Relationship between sclerostin and cardiovascular calcification in hemodialysis patients: a cross-sectional study

Vincent M. Brandenburg*, Rafael Kramann, Ralf Koos, Thilo Krueger, Leon Schurgers, Georg Muehlenbruch, Sinah Huebner, Ulrich Gladziwa, Christiane Drechsler, Markus Ketteler

*Corresponding author for this work

Research output: Contribution to journalArticleAcademicpeer-review

115 Citations (Web of Science)

Abstract

Background: Sclerostin is a Wnt pathway antagonist regulating osteoblast activity and bone turnover. Here, we assessed the potential association of sclerostin with the development of coronary artery (CAC) and aortic valve calcifications (AVC) in haemodialysis (HD) patients. Methods: We conducted a cross-sectional multi-slice computed tomography (MS-CT) scanning study in 67 chronic HD patients (59.4 +/- 14.8 yrs) for measurement of CAC and AVC. We tested established biomarkers as well as serum sclerostin (ELISA) regarding their association to the presence of calcification. Fifty-four adults without relevant renal disease served as controls for serum sclerostin levels. Additionally, sclerostin expression in explanted aortic valves from 15 dialysis patients was analysed ex vivo by immunohistochemistry and mRNA quantification (Qt-RT-PCR). Results: CAC (Agatston score > 100) and any AVC were present in 65% and in 40% of the MS-CT patient group, respectively. Serum sclerostin levels (1.53 +/- 0.81 vs 0.76 +/- 0.31 ng/mL, p <0.001) were significantly elevated in HD compared to controls and more so in HD patients with AVC versus those without AVC (1.78 +/- 0.84 vs 1.35 +/- 0.73 ng/mL, p = 0.02). Multivariable regression analysis for AVC revealed significant associations with higher serum sclerostin. Ex vivo analysis of uraemic calcified aortic valves (n = 10) revealed a strong sclerostin expression very close to calcified regions (no sclerostin staining in non-calcified valves). Correspondingly, we observed a highly significant upregulation of sclerostin mRNA in calcified valves compared to non-calcified control valves. Conclusion: We found a strong association of sclerostin with calcifying aortic heart valve disease in haemodialysis patients. Sclerostin is locally produced in aortic valve tissue adjacent to areas of calcification.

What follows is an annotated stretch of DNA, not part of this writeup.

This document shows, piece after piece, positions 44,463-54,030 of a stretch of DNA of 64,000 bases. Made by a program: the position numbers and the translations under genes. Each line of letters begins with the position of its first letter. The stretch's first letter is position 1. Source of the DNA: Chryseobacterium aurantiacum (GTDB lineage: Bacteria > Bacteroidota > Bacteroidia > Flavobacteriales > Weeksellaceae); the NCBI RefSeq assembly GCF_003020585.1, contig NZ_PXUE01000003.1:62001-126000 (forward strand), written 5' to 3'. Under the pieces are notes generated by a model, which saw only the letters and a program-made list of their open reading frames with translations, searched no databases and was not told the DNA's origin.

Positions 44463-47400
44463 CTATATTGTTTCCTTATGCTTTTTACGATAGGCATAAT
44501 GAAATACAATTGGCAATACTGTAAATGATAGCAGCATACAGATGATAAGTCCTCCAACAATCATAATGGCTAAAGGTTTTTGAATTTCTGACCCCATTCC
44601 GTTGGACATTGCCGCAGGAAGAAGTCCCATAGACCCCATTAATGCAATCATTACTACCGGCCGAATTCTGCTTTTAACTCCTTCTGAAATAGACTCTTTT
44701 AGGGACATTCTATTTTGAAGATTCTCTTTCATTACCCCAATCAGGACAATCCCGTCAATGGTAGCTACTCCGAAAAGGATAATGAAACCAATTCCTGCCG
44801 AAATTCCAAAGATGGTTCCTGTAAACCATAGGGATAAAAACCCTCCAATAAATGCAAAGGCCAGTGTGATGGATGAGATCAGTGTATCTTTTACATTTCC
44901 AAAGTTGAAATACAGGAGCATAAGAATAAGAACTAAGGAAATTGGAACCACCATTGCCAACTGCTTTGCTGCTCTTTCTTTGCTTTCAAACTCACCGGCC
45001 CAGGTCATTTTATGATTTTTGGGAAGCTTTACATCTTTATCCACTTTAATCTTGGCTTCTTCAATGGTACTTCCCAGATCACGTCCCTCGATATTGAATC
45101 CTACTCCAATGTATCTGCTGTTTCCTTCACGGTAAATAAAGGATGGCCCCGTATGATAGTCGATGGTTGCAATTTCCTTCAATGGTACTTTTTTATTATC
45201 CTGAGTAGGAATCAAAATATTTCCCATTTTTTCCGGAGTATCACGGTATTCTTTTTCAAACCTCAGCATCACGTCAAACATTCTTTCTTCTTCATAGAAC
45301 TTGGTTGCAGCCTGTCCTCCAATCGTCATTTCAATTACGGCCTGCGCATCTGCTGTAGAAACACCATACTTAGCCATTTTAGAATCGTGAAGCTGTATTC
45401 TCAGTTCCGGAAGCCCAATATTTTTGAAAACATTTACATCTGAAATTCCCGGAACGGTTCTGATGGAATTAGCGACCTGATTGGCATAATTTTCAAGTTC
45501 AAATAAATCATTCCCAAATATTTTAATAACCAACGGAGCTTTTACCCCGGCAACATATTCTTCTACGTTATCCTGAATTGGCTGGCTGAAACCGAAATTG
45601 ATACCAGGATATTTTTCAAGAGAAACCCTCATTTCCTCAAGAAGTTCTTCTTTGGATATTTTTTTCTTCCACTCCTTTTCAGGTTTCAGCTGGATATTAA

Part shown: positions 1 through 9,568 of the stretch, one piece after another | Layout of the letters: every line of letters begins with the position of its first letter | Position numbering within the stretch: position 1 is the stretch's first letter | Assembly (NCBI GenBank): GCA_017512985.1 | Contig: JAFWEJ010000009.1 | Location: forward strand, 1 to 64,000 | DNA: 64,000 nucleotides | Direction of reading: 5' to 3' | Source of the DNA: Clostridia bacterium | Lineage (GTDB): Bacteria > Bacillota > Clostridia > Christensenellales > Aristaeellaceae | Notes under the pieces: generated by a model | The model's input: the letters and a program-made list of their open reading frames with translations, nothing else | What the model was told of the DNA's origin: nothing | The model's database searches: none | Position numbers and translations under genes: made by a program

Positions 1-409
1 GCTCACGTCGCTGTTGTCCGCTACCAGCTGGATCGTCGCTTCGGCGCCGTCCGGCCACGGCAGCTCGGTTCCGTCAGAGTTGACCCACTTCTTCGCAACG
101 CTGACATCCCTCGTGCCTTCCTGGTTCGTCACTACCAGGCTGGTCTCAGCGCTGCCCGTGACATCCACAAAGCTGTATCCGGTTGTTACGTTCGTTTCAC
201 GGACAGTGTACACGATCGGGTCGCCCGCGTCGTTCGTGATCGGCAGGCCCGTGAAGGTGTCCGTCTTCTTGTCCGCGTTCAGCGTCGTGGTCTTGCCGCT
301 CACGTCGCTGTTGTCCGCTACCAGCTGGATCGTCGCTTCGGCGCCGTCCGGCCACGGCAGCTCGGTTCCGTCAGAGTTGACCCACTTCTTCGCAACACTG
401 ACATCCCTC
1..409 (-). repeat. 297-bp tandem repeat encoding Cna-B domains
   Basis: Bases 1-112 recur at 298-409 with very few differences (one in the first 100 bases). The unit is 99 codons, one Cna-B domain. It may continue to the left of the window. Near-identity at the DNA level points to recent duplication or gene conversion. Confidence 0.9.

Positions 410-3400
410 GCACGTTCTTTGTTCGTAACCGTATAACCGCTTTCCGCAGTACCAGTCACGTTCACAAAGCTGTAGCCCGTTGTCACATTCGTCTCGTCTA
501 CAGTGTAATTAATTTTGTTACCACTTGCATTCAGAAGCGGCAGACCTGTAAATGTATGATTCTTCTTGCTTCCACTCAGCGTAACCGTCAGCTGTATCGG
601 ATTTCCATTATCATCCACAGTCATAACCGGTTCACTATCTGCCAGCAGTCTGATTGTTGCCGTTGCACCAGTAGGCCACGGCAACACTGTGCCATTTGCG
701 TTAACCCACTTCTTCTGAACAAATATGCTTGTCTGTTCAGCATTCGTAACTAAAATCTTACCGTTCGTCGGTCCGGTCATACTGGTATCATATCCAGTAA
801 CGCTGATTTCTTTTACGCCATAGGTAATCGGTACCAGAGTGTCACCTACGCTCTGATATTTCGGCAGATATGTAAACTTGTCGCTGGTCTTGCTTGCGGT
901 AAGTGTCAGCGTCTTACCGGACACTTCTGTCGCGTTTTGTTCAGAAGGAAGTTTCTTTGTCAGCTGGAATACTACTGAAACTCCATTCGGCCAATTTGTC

Original languageEnglish
Article number219
JournalBmc Nephrology
Volume14
DOIs
Publication statusPublished - 10 Oct 2013

Keywords

  • Aortic valve disease
  • Cardiovascular disease
  • Coronary calcification
  • Hemodialysis
  • Mineral metabolism
  • Vascular calcification
  • Renal osteodystrophy
  • Sclerostin

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